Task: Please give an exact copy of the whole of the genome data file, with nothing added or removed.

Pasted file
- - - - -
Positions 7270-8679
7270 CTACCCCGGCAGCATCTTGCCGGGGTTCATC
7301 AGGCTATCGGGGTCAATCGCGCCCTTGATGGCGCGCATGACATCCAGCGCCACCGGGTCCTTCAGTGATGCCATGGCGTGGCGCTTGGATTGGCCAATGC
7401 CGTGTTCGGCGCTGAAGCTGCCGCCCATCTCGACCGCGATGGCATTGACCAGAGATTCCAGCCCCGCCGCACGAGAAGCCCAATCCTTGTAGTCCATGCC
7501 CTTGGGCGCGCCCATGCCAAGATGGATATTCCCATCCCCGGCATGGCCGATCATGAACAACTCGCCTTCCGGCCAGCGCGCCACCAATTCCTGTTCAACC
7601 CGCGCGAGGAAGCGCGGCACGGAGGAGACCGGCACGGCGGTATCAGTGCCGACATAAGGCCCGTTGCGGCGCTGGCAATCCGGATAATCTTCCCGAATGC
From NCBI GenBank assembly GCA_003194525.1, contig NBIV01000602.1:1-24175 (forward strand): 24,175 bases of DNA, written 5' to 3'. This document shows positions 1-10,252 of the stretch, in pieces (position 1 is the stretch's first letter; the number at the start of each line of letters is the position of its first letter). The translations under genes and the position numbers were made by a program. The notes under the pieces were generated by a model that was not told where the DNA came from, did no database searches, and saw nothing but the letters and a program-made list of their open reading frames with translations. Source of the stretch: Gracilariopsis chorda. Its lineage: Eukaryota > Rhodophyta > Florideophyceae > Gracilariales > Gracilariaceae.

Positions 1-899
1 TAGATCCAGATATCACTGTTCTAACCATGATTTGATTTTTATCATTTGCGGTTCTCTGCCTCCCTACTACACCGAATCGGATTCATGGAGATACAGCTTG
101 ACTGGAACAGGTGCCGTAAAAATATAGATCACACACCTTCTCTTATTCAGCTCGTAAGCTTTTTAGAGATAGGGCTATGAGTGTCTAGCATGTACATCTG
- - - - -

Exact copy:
Positions 7270-8679
7270 CTACCCCGGCAGCATCTTGCCGGGGTTCATC
7301 AGGCTATCGGGGTCAATCGCGCCCTTGATGGCGCGCATGACATCCAGCGCCACCGGGTCCTTCAGTGATGCCATGGCGTGGCGCTTGGATTGGCCAATGC
7401 CGTGTTCGGCGCTGAAGCTGCCGCCCATCTCGACCGCGATGGCATTGACCAGAGATTCCAGCCCCGCCGCACGAGAAGCCCAATCCTTGTAGTCCATGCC
7501 CTTGGGCGCGCCCATGCCAAGATGGATATTCCCATCCCCGGCATGGCCGATCATGAACAACTCGCCTTCCGGCCAGCGCGCCACCAATTCCTGTTCAACC
7601 CGCGCGAGGAAGCGCGGCACGGAGGAGACCGGCACGGCGGTATCAGTGCCGACATAAGGCCCGTTGCGGCGCTGGCAATCCGGATAATCTTCCCGAATGC
From NCBI GenBank assembly GCA_003194525.1, contig NBIV01000602.1:1-24175 (forward strand): 24,175 bases of DNA, written 5' to 3'. This document shows positions 1-10,252 of the stretch, in pieces (position 1 is the stretch's first letter; the number at the start of each line of letters is the position of its first letter). The translations under genes and the position numbers were made by a program. The notes under the pieces were generated by a model that was not told where the DNA came from, did no database searches, and saw nothing but the letters and a program-made list of their open reading frames with translations. Source of the stretch: Gracilariopsis chorda. Its lineage: Eukaryota > Rhodophyta > Florideophyceae > Gracilariales > Gracilariaceae.

Positions 1-899
1 TAGATCCAGATATCACTGTTCTAACCATGATTTGATTTTTATCATTTGCGGTTCTCTGCCTCCCTACTACACCGAATCGGATTCATGGAGATACAGCTTG
101 ACTGGAACAGGTGCCGTAAAAATATAGATCACACACCTTCTCTTATTCAGCTCGTAAGCTTTTTAGAGATAGGGCTATGAGTGTCTAGCATGTACATCTG